A fantastic new addition to the pantheon of modern classical composers
‘OPW’ is the debut album for composer and musician Oliver Patrice Weder. Mixing up classical instrumentation with a pinch of studio trickery and inventive arrangements, ‘OPW’ transports you away into the clouds for a wonderful journey.
The beauty of what Oliver creates is immediately demonstrated with ‘For a Troubled Mind’. As the piano, string and synth arrangement marches on it becomes more difficult to know which instrument is which. Synths become strings, strings are bent into other sounds and the piano starts to distort into synths.
Listening carefully rewards you throughout. ‘Tulips’ palette cleanses you with a beautiful piano piece before ‘A Stones Throw’ brings in ambient strings, a double bass, rainsticks and all kinds of dainty percussion. Over the top waxes and wanes a Chinese style string arrangement. It is elegant and playful. ‘Max’ is an intimately recorded prepared piano. Some notes seem fuzzy and warped to the point where you question if they may be electronic. The fun is working out how it’s all pieced together.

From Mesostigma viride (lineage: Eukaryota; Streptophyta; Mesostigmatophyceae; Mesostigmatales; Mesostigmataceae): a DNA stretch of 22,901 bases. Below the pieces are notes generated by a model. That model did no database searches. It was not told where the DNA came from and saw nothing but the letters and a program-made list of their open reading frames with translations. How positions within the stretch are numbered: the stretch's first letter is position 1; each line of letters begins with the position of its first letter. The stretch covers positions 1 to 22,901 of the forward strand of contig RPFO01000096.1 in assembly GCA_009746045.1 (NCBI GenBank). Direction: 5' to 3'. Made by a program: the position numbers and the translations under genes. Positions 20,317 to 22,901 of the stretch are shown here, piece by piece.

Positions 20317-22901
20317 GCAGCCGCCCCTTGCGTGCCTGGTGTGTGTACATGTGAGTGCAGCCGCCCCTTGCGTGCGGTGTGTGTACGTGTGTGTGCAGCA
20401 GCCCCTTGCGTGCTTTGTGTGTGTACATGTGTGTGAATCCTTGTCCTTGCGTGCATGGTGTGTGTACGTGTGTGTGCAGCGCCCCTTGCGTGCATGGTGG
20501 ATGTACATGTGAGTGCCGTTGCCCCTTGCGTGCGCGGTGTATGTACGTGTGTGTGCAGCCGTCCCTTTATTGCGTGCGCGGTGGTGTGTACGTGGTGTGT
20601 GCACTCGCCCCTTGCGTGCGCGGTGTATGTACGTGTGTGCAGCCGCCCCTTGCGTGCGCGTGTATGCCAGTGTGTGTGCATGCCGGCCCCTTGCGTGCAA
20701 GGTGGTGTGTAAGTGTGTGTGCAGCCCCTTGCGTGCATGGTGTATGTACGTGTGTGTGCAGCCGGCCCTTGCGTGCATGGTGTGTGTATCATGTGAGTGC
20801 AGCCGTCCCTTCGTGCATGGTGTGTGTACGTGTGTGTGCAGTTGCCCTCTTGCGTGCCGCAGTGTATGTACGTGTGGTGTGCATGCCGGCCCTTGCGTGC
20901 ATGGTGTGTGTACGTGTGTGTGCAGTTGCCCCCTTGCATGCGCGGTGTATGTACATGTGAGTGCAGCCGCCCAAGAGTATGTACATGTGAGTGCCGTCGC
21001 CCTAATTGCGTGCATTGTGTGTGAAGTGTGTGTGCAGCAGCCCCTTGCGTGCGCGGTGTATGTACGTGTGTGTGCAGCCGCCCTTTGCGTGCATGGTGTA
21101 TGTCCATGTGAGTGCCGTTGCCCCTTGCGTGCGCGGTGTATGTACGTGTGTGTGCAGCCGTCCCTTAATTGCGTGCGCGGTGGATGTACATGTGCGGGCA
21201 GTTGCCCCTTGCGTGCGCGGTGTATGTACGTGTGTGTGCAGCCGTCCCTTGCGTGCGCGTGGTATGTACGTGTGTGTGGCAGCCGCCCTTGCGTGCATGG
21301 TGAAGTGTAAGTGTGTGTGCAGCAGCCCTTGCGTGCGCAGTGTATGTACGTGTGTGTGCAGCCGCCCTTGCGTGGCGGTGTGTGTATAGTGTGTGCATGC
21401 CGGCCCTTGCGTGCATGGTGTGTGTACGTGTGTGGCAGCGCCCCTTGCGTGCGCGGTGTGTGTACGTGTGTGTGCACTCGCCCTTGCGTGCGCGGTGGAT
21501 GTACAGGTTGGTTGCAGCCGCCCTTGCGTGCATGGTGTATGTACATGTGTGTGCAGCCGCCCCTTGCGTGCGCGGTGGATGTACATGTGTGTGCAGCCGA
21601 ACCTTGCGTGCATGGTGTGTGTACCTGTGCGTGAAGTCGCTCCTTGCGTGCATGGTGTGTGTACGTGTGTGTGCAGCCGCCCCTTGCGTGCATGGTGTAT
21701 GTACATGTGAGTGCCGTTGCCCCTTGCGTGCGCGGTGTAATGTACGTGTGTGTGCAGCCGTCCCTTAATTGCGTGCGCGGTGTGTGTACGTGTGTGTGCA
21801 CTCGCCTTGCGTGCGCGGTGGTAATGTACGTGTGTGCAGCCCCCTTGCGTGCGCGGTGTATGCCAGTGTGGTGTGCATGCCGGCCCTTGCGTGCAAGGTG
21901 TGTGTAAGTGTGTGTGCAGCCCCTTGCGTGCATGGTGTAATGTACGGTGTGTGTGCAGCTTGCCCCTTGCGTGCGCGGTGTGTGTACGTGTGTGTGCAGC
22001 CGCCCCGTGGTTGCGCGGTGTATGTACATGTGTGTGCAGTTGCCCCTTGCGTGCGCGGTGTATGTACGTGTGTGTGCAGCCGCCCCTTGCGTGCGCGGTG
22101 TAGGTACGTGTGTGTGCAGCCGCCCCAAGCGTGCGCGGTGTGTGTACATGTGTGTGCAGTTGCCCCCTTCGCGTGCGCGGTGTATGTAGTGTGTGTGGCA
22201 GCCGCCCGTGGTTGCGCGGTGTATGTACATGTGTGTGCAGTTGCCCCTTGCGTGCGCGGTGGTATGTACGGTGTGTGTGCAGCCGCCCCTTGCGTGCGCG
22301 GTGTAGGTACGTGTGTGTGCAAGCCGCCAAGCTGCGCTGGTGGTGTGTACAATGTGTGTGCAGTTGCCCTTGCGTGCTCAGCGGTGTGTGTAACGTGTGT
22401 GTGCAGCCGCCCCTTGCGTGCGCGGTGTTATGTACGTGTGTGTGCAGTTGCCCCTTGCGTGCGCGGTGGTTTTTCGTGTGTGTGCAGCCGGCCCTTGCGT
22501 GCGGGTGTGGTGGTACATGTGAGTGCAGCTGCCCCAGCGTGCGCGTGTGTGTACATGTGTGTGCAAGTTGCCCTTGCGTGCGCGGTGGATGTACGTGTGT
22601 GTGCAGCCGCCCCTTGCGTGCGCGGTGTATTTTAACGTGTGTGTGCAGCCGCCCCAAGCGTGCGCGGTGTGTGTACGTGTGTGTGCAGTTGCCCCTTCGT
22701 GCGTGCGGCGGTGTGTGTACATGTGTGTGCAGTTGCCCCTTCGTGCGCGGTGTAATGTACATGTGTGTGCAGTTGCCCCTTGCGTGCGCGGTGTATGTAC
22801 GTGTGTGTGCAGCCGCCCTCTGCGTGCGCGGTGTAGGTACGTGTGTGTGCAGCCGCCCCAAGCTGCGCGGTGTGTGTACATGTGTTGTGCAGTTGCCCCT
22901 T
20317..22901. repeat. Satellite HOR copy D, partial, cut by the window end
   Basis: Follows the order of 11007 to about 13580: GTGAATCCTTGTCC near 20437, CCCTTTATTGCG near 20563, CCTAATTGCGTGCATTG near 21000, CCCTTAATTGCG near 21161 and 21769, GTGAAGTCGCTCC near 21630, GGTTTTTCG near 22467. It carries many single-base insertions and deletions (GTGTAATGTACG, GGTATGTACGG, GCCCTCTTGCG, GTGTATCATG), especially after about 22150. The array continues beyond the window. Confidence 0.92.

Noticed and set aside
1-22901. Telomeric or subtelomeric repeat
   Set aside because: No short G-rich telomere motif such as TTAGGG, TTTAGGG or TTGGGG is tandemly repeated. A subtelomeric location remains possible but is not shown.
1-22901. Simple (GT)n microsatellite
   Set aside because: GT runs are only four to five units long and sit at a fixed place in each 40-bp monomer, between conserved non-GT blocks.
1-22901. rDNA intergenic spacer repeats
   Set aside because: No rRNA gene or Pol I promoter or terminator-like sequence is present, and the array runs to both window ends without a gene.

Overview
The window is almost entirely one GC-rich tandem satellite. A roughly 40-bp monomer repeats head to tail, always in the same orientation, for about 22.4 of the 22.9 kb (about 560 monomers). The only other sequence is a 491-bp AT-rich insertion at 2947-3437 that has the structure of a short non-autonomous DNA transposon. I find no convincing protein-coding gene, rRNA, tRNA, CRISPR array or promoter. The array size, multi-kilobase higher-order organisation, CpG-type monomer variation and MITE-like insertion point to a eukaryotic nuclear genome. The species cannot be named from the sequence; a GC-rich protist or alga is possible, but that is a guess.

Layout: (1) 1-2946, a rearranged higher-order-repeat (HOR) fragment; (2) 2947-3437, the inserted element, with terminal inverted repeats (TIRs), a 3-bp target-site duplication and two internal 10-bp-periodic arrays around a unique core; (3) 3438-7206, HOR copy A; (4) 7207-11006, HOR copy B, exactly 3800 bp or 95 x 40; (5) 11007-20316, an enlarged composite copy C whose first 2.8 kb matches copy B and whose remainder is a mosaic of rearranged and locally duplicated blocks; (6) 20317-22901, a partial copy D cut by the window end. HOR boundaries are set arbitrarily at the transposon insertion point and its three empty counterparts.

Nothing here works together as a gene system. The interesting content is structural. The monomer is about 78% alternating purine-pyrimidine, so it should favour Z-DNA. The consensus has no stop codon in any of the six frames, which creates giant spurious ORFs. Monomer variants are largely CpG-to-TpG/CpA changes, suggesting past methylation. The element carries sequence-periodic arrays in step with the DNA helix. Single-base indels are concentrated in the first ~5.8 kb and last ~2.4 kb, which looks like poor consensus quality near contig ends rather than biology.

It’s not all trickery though. ‘Hercules By the Ocean’ is a beautiful composition of piano and string alone. Its ebb and flow is like a wave and is one of my favourites of the album. Oliver Patrice Weder doesn’t stay still though as ‘Starchild’ evokes nautical magic in the sky. It is far more gentle than its counterpart and uses a sound like a dolphin call as one of the main synths to great effect.
Water moves into jazz-tinged classical music with ‘A Night in Santa Teresa’ and ‘Treehouse’. The former introducing brass to the album whereas the latter plays with curious piano motifs to pull you in. That curiosity turns to warmth with ‘Dear Friend’, a sombre tone with ‘Sol’s Lullaby’ and then an expressive piano outro with ‘Goodbye. With each track, the piano leads the way but changes shape, tone and style throughout.
Oliver Patrice Weder really knows how to take a few traditional instruments and twist them out of focus to a blur of their former selves. It’s what makes ‘OPW’ such an interesting album. Not one song approaches the piano the same way and so they all feel unique. Weder has created a piece of understated brilliance and I’ll have it on during the midnight hours for many moons to come.
Recommended track: Hercules By The Ocean
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